A Home for Common Home Farm

“In any moment we are as much about softness as fortitude. Always in need of care and tenderness. Life is fluid, evanescent, evolving in every cell, in every breath. Never perfect. To be alive is by definition messy, always leaning toward disorder and surprise.”

— Krista Tippett, from Becoming Wise: An Inquiry into the Mystery and Art of Living

We found a farm! So what I need to say first is thank you. Thank you.

This journey is teaching me to confront the messiness, the imperfection, the surprise of life. These last six months I have felt so fragile, so broken, so in need of care and tenderness. Fear startles me awake in the early morning. I dream of snakes. I speak of this time of uncertainty through metaphor: we are feeling our way in the dark, hands pressed to the cold, wet stone of cave walls. We’ve been looking ahead into black space and wondering when we’ll be able to see the home for Common Home Farm. And then surprise. Disorder and surprise. Now we can see it.

Let’s backtrack a bit. It’s October 2018, the leaves are fiery and the sky a deep blue. David runs into Amy Countryman at Kleindorfer’s Hardware Store. “Hey!” she says. “I was just thinking of y’all. We really want to help with your community but I’m not sure how.” Pause. “Unless, well, we do have some land north of town. I don’t know if you’d be interested … it’s only 10 acres…  but you could check it out.”


The Garden “Shed” includes a green house on the front, lean-to storage on the back, a workshop, and garden storage space. This is the building we will be fixing up this spring.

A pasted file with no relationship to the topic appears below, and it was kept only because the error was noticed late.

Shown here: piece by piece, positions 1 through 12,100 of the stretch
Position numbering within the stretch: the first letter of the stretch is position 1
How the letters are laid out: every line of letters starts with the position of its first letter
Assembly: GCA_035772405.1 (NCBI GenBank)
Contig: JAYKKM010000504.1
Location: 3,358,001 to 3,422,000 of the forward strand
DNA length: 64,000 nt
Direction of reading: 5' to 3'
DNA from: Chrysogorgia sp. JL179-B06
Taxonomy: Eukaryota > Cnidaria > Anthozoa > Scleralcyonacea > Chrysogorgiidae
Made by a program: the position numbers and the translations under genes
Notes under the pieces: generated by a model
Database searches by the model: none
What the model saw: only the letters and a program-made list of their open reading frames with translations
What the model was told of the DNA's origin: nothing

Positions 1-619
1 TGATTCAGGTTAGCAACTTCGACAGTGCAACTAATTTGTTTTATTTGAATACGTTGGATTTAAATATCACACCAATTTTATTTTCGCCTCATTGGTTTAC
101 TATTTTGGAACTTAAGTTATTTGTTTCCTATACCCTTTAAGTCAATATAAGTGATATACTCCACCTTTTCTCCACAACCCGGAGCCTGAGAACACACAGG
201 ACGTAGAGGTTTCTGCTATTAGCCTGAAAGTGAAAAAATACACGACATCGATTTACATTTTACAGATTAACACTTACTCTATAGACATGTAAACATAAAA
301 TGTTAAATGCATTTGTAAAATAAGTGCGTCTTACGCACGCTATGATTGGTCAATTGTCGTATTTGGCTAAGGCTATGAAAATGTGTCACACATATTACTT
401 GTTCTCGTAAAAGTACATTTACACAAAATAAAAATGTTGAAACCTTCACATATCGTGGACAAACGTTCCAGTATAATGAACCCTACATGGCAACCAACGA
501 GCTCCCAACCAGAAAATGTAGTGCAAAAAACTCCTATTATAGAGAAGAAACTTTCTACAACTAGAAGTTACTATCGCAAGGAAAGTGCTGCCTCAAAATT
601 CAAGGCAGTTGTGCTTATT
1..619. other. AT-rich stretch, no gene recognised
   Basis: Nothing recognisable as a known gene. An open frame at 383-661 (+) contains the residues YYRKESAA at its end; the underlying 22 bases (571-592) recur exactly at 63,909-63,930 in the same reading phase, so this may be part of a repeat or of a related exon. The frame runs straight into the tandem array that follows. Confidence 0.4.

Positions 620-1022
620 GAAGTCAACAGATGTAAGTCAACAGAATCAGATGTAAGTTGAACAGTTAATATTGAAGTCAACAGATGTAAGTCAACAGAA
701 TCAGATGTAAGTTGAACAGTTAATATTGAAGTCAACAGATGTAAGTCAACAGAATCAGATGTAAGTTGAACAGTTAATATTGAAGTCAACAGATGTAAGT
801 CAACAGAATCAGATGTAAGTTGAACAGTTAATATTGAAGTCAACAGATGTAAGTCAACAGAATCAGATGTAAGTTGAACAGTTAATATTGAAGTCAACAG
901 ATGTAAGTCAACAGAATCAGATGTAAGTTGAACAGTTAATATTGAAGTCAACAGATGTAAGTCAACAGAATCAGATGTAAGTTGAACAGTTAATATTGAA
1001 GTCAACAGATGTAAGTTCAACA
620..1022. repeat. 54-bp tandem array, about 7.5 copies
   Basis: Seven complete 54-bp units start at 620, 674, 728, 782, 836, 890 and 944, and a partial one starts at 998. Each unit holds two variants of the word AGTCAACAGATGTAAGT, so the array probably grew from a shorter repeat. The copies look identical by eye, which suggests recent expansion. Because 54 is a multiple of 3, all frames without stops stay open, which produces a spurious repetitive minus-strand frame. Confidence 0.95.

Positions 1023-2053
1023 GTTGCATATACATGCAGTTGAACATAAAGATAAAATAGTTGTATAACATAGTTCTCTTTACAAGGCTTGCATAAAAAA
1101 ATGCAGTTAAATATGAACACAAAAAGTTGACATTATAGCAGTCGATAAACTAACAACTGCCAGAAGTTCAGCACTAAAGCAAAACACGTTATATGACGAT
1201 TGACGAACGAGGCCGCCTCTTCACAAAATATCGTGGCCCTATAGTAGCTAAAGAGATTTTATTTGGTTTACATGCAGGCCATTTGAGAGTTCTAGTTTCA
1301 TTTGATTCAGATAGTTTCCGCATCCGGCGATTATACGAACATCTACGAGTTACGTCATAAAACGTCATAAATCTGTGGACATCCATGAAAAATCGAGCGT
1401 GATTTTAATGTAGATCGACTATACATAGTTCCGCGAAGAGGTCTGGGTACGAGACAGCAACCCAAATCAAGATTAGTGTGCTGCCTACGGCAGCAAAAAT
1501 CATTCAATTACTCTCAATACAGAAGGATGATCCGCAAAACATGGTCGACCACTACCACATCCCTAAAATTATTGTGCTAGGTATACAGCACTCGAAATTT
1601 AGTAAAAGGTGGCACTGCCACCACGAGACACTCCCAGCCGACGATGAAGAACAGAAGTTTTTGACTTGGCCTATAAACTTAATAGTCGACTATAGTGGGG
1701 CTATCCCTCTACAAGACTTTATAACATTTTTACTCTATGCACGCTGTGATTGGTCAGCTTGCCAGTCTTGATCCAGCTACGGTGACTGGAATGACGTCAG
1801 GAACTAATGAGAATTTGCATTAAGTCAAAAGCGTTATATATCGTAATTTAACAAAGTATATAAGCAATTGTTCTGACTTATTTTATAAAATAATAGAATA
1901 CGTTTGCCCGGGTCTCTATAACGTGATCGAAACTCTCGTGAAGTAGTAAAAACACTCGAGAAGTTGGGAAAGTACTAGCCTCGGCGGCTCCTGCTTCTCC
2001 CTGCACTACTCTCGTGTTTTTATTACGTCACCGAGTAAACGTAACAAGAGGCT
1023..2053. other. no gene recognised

We check it out. We take a long time to think about if this is the right land and the right situation for Common Home Farm. We talk to the planning department, the building department, our farmer friends. We seriously consider buying a different piece of land. We make many lists of pros and cons and on and on and on. We meet with Amy and Jeff many times. We sit with the decision in quiet and we listen. What we hear moves us forward:

  • Starting on Amy and Jeff’s land brings us land AND community. Though Amy and Jeff won’t be living on the land, they will be members of the community and intimately involved in decision-making.
  • It solves two problems beautifully: Their land and structures need tending. We want land and structures to tend.
  • We will be able to buy into the property through our labor on the land and buildings. This means we can spend more of our time working on the land as opposed to jobs in town.

What the pictures don’t show you is the place this land has in Amy and Jeff’s hearts. It’s a big deal that they want to share it. They’re not sharing it in a simple way either, like renting or selling to us. They are sharing it in a big, complicated way, like let’s figure out how to own this collectively or put it in a land trust for the ongoing benefit of the community. This is a courageous move that demonstrates their trust in us and this vision. What we are choosing here is not straightforward and it is not simple. But it upholds our values, brings amazing people into this work, offers us joy, and we are grateful.


Amy poured her love (and hard work!) into this land for ten years as a market gardener.

We have a lot to still figure out organizationally. Some of those questions are: how do people join the community, how do they leave, do they build equity, what IS the organizational structure, how do we hold land in common? We also have a lot to figure out about rehabbing the garden shed and getting to know/clearing/regenerating the land. We plan to draft a long-term “land plan” in the next few months which will help us map out garden and animal space and building sites for future homes.

We had our inaugural workday last Saturday. We joyfully cleared out rotting wood, old garden supplies, rusty lawn chairs, and lots of vines. We plan to have workdays most Saturdays. We welcome any and all who might enjoy a day of light physical labor and laughter. We provide lunch, drinks, and a tour of this beautiful place we are grateful to call Common Home Farm.


Amy and friends built this charming octagonal house. It’s currently being rented but will be available for community use starting in August.






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